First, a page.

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New gym looks to keep older adults independent
The keys are in her hand — now all Candace Swick needs to do is install and shine the floors, finish building some walls and hang some mirrors before opening the doors to her 23-year-old dream.
On Sept. 24, the Charleswood resident will open up Bee Wellness Inc., a fitness facility focusing on functional one-on-one and group training for older adults. It will be located in Charleswood Square near the corner of Roblin Boulevard and Dieppe Road.
"I’m the type of person who wants it to happen today, not tomorrow," laughed Swick. "It’s exciting."
Swick is looking to attract everyone from boomers to individuals in their 60s and even their 80s, to help improve their flexibility, co-ordination, and upper and lower body strength which will help them maintain their independence as they age.
"The more active we are, the less of a burden we are on the circle of life," she said, noting the stress not being active can have on families and the medical system.
"If we want to be our own person and stay independent, fitness is where we have to be."
Swick has been working as an older adult rehab therapist since she was 19, feeding off the testimonials of stroke patients, osteoporosis and arthritis sufferers, and those recovering from knee and hip replacements.
"They’re challenging me as much as I’m challenging them," said Swick, who holds certifications with Can Fit Pro and YMCA Canada, has authored certification manuals, and has made presentations across Canada.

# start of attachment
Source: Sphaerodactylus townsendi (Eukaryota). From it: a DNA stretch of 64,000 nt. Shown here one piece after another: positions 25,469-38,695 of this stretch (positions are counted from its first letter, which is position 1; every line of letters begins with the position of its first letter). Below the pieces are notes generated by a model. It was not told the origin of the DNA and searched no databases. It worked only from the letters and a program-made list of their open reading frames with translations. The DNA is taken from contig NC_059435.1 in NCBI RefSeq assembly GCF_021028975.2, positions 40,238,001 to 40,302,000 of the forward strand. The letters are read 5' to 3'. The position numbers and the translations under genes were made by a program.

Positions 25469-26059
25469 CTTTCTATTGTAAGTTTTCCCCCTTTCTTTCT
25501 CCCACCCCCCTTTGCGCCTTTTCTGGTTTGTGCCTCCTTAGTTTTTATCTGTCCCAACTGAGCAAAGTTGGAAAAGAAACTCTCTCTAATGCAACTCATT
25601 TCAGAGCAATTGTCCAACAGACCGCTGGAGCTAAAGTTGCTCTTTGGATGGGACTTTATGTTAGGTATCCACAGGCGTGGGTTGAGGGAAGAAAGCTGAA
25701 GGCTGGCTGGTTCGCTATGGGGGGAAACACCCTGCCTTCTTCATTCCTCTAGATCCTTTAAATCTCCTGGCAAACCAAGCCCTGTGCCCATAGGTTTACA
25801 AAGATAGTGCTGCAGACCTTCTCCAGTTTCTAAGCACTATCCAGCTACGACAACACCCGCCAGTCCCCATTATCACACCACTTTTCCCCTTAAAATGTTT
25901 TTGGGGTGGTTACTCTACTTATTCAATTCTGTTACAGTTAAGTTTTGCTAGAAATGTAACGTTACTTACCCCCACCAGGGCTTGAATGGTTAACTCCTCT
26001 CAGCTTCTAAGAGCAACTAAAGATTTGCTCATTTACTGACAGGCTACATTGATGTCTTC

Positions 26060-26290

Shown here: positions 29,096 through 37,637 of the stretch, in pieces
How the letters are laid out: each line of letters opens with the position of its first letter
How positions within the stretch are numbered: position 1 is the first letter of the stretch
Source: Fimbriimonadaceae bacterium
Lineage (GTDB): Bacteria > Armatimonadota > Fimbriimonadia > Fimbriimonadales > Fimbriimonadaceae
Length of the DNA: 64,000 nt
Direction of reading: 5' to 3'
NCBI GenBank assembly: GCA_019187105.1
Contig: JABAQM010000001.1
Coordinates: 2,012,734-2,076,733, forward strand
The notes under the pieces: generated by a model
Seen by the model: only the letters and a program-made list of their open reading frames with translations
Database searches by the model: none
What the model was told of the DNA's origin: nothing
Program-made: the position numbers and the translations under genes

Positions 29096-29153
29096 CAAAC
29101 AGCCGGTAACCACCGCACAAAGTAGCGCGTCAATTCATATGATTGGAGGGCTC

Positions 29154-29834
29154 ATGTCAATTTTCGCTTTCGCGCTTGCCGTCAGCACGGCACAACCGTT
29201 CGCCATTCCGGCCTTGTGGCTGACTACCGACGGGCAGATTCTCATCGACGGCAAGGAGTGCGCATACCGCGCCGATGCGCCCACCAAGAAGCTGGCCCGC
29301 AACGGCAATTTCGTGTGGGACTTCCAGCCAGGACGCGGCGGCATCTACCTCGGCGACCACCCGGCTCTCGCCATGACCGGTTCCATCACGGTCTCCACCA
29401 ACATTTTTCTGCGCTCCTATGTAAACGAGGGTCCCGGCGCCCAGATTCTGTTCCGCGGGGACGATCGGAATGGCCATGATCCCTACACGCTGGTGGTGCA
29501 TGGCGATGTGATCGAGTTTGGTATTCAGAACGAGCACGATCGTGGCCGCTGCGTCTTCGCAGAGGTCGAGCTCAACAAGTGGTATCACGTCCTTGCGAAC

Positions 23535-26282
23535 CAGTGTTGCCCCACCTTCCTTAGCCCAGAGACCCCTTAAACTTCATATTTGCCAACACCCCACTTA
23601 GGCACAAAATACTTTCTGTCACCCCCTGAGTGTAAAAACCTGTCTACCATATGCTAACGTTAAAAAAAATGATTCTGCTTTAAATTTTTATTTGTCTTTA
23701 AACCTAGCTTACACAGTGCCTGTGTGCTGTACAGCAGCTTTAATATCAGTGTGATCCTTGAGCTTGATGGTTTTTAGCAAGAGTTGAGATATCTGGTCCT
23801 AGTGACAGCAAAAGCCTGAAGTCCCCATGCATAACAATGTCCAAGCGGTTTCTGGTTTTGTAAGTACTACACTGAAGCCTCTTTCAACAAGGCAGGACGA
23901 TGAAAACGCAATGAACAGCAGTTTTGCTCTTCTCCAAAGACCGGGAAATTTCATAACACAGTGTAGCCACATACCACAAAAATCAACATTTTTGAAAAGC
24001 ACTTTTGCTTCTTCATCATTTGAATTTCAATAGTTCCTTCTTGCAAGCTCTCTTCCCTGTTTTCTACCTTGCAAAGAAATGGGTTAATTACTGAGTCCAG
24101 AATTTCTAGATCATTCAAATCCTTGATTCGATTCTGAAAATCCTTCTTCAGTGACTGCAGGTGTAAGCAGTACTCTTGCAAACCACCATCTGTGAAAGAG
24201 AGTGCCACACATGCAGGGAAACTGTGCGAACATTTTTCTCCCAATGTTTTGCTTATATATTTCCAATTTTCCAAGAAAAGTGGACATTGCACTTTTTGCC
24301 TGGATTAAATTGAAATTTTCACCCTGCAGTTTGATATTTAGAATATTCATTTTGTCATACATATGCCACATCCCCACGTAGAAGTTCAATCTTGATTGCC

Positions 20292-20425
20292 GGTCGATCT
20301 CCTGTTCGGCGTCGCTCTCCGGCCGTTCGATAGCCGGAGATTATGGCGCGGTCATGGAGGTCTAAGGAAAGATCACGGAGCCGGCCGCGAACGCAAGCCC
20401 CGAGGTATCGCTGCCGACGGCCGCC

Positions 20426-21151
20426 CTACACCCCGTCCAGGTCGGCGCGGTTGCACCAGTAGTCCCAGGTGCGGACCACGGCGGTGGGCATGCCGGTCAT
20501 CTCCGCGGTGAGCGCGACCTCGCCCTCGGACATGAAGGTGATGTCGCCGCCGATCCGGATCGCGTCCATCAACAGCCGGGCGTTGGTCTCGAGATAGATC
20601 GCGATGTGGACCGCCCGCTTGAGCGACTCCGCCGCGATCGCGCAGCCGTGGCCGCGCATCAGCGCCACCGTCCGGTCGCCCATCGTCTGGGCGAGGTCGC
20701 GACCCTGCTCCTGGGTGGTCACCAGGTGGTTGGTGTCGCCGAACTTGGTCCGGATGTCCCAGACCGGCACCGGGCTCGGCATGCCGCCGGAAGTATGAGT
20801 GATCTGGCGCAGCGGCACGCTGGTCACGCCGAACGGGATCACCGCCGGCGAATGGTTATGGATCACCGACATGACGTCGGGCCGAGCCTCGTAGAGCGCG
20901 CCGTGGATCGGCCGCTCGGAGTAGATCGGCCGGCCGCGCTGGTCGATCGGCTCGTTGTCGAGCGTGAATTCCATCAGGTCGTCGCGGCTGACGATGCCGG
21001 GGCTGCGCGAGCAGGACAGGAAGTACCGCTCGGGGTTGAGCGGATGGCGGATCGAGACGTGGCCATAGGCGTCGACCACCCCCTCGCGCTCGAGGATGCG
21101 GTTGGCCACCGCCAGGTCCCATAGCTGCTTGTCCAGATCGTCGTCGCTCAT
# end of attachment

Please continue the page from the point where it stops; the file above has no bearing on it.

"They appreciate what you do for them. It’s the reward of seeing someone go from not being active to being active and becoming independent again."
Swick recalled the story of an elderly client she met four years ago who was at serious risk of losing her mobility completely.
"A vibrant woman who all of a sudden hit a wall," she said. "After two years of training, she went to Minneapolis to visit an old friend. It was the first time in years she was able to walk the Mall of America without needing help or having to stop.
"She came and hugged me and said ‘I did it!’ Those testimonials are what it’s all about."
Tania Tetrault Vrga, founder and owner of Crossfit Winnipeg, said it’s becoming more common to see teens and people in their late 70s and early 80s exercising next to each other at the gym.
"I think that generation is starting to see they want to continue to travel and play with their grandkids, and I think functional fitness is what they want," Tetrault Vrga said.
Maintaining and even building new muscle mass allows us to keep our mobility as we age, and can help prevent broken bones and inflammation, she said.
Tetrault Vrga recommends short, 20 to 30-minute workouts, about five times a week that, yes, get progressively more challenging.
"Even if you’re starting to just get out of a chair, ideally, in a few weeks, we’re doing more than that," she said.
Swick is still signing up members and looking to meet the community until she opens.
"My goal is to get them to ask questions, tell them what they want from me," she said.
"It’s a short amount of time for a long term gain. You can’t put a price on your health."
For more, visit beewellnessinc.com or call 204-794-8756.
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(1 of 16 articles for this week)05/15/2013 1:00 AM 0
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